The next place to look is the pro's website. An extension of what the pro has posted on social media, the website is a place where the vendor's most valued work is showcased. "When a couple comes to me and sees my portfolio, they're able to see a representation of a rainbow. I try to be intentional about that," explains Mason. As of late, more and more couples have sought Mason in support of Black vendors.
Who are the other pros this vendor aligns with?
Professional alignment is another place to unpack what it means to be an ally. "If you value diversity and inclusion, it has to show up in your circles," explains Mason. "I'm saying who are the people [vendors] call on first when you work a wedding? Look at the list and check for representation there."
"It takes intentionality to start opening up the door for our relationships and exploring that," muses Mason. "Finding people we identify with… that's important in every way… And, it's just as important for everyone involved to support businesses, full circle."
Questions to Ask Your Vendors Before Hiring Them for Your Wedding
As it's your wedding, allyship-minded couples should feel comfortable discussing a range of topics with their vendors to further represent their interests. Mason encourages to-be-weds to review vendors' portfolios and social media accounts and to take a critical look at preferred vendor lists if challenging norms is necessary among your values. "You have the hiring power especially in this season," she elaborates. "The need is there and you have an advantage in that way, considering all that [the last year] has brought up."
Why is it important for us to select off this preferred vendor list, and do you have more diversity?
"If you have hiring power, it's important to look to a setting that has inclusion. That's something that really truly shows your allyship," explains Mason. As the vendor why it's important to adhere to this particular list, whether it's pertaining to a style of work or relationship dynamics.
If you're looking for a more diverse range of vendors, go forth and have that discussion with said venue, planner or vendor. "Looking at preferred vendor lists that your designer gives you or your venue gives you, [review it]," says Mason. "Do you see it only representing one group? If that's so, don't be afraid to ask for diverse options."
Unpacking it through open and honest communication can help you, the client, and the business attracts new talent into the portfolio as well.
Finally, be comfortable asking for more diverse options among preferred vendors. "Don't be afraid to tell your planner about the groups you value, the people you want to work with: Ask, 'Can you give me more diverse options?'" adds Mason. "This is the perfect season to do that because everyone is posting their allyship. Many are posting their allyship. See it represented in the preferred vendor list and the people this [pro] works with. You have the hiring power as the client. Who you work with is up to you. Don't be afraid to ask that question if you don't see yourself or the people groups you value represented."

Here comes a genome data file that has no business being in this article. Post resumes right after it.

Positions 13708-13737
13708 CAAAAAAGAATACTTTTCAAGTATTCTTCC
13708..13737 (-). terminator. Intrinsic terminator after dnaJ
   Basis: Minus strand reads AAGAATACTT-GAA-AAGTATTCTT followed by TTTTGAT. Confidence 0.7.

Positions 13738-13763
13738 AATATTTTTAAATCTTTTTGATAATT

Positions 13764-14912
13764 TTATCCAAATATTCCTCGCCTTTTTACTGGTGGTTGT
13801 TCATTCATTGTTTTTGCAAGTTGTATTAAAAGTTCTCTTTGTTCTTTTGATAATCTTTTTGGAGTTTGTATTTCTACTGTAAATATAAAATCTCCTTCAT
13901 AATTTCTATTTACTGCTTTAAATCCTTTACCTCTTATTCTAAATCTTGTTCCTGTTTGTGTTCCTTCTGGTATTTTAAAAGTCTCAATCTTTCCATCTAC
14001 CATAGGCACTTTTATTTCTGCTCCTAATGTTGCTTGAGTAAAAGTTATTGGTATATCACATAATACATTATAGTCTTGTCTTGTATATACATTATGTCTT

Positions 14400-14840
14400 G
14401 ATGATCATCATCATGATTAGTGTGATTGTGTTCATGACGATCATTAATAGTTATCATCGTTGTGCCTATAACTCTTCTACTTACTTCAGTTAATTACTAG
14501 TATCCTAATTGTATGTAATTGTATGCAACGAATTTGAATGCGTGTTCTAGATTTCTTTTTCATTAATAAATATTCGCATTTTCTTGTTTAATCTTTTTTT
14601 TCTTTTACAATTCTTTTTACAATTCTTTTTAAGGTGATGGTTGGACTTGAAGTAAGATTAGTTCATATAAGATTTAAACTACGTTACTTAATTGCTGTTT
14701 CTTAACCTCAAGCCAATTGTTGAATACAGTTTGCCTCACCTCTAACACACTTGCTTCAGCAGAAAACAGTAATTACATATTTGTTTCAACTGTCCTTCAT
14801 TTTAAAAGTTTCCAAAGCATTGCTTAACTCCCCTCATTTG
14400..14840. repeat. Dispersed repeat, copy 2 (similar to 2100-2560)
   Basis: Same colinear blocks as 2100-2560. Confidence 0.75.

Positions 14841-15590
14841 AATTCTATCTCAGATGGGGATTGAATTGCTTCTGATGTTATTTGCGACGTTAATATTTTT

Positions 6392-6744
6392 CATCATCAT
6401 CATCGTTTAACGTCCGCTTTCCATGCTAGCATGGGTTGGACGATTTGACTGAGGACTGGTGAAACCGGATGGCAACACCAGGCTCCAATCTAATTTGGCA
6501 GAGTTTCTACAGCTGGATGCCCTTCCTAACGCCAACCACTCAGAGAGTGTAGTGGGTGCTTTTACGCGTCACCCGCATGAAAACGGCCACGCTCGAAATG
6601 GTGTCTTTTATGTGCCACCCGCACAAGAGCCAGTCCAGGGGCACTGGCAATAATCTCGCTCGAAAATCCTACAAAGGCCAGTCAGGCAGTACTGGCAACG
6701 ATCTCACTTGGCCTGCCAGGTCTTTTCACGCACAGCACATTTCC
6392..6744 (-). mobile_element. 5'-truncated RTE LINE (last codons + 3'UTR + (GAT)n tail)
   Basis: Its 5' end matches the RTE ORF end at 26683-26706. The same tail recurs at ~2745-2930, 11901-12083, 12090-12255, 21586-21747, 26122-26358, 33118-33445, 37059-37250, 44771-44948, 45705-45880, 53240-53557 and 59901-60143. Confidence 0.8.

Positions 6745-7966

I've noticed you've been silent about this issue online. Would you share your stance with me here?
Among the most challenging of scenarios as it relates to what it means to be an ally is having tough conversations where necessary. "Now if you go to a venue and it's been silent with all that's been going on? It's a sensitive conversation, no matter what, but it needs to be approached especially if you value diversity and inclusion," she continues. "Don't be afraid to set up that meeting and have that conversation."
How to approach it in a way that isn't accusatory is by being aware of circumstances and leading with observation: "'I've noticed [this] and I don't know if you've noticed it,'" says Mason. "Sometimes these lists have been established a year or two years before. Bring it to their attention and then ask the questions. 'Can we shift this? We don't see it represented here and we'd like to shift that.'"
Is it possible to review more of your work outside of what's featured online?
Some vendors participate in hundreds of events each year alone, making it challenging for these pros to dwindle down the sheer breadth of work into one concise portfolio. In such cases, couples are encouraged to return to their vendor to request additional work that may or may not have been showcased online.
Also, look to reviews on The Knot Marketplace for other couples' experiences. It's a great place to review not only the events pro has participated in, but also to see how the planning journey went from other couples across the board.